The first step an inventor should take in the patent process is to ask yourself “do I have an idea or do I have an invention?” In asking yourself whether you have an idea or an invention, many first-time inventors are surprised to learn that ideas or concepts alone are not able to receive patent protection from the United States Patent & Trademark Office. Therefore, it is vital that an inventor understand the difference between ideas and inventions (i.e. specific machines, materials or processes that can be patented and protected).

Ideas that only address a problem to be solved without specifically discussing how the machine or method works are considered abstract ideas that are not subject to patent protection. Once an inventor conceives of an idea, the next step is to reduce the invention to practice thereby making the transition to an invention that may be protectable by a patent.

An inventor reduces an idea to practice when the inventor is able to describe “how to make and use” the invention through written description and drawings so that one of ordinary skill in the technical field of the invention would understand how the invention works and would be able to actually practice the invention.

Therefore, before attempting to apply for a patent application, it is important to complete the inventive process to ensure that the subject matter of a potential patent application consists of more than undeveloped ideas.


Once an inventor has determined they have an “invention”, the next step is to complete an invention disclosure worksheet that provides our team at Bay State IP a better understanding of your invention in preparation for an initial evaluation. The invention disclosure worksheet is designed as a series of questions to help an inventor refine their invention to begin thinking in terms of patentability and specifics required for a potential patent application.

The Invention Disclosure Worksheet can be downloaded below:
Microsoft Word Format
PDF Format

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Therefore, after the completion of our invention disclosure worksheet, it is time to contact our firm to schedule an initial patent evaluation with a member of our team to begin the process of exploring patent protection for your invention.

An initial patent evaluation will cover a range of topics, including the type of US Patents available for your invention, the process for a drafting a patent application, the examination process and timeline, and what may be done after filing.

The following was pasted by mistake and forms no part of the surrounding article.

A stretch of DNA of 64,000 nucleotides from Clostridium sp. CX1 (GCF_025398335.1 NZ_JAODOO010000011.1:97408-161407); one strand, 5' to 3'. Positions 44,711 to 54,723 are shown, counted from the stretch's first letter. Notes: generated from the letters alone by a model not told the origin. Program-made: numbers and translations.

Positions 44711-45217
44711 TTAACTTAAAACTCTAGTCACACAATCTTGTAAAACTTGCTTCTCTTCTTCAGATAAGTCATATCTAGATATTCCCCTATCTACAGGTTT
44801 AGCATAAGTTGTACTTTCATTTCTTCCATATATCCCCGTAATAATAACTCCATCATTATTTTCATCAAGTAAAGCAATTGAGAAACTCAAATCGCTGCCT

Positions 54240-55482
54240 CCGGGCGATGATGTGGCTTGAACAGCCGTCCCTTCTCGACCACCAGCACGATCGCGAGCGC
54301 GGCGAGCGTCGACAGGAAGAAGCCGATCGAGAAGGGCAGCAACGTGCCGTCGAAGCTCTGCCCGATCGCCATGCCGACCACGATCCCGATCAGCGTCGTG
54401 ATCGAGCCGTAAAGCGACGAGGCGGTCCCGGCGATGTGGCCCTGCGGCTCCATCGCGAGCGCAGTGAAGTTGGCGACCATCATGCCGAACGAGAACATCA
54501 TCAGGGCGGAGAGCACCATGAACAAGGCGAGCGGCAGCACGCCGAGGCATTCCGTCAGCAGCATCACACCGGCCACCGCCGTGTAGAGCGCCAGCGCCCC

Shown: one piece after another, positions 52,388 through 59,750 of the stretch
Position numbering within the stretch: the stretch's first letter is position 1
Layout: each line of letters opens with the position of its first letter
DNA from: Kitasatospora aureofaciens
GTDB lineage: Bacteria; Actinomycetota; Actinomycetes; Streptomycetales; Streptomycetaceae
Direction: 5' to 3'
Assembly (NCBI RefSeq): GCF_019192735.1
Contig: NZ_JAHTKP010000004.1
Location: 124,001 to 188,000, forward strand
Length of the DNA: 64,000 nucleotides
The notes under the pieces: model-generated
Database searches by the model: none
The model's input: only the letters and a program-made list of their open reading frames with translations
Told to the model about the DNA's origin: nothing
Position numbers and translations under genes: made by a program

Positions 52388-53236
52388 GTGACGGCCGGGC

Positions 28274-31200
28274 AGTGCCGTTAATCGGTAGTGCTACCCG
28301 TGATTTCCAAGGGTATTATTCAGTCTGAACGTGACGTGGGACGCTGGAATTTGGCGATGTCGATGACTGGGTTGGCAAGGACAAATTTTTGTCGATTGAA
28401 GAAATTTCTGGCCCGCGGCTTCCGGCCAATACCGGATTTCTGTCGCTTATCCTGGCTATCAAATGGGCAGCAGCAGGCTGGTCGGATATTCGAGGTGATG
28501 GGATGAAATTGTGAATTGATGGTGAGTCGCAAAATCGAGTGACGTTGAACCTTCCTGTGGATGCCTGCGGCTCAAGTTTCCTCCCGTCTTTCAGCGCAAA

During the evaluation, we will also discuss having our firm perform a Patentability Search to determine whether or not your invention or something similar has either been previously patented or applied for a patent by someone. While a patent search is not required by the United States Patent & Trademark Office, it is our recommendation that a search be performed prior to investing the time and funds in drafting an application and proceeding through examination.


Inventors sometimes fall under the false impression that because their invention is not commercially available or sold in a store, then no one else has ever conceived or their invention or something similar. In fact, the United States Patent & Trademark Office alone has granted almost 8 million patents, many of which the products have never been commercialized for a variety of reasons. As such, a patent search helps to avoid a situation where an inventor simply files an application without the benefit of a search, and much to their disappointment, a Patent Examiner subsequently discovers a patent almost identical to their invention.

An inventor should view a patent search as an initial assessment of patentability for their invention, specifically if the search reveals a similar idea, the inventor may weigh the risks associated with moving forward or simply choose to abandon the idea before further time and money is invested.

While there are websites that exist to allow inventors to conduct a patent search on their own, these types of searches are inherently flawed as they rely on keyword searching. Both Patent Attorneys and inventors utilize a variety of different terms to describe their inventions, and as such keyword searching alone runs the risk of missing certain prior art.

A patent search performed by Bay State IP goes beyond merely keyword searching, and identifies both the classification and sub-classification of your invention used by the United States Patent & Trademark Office to review both patents and published patent applications that fall in the same technical field as your proposed invention.

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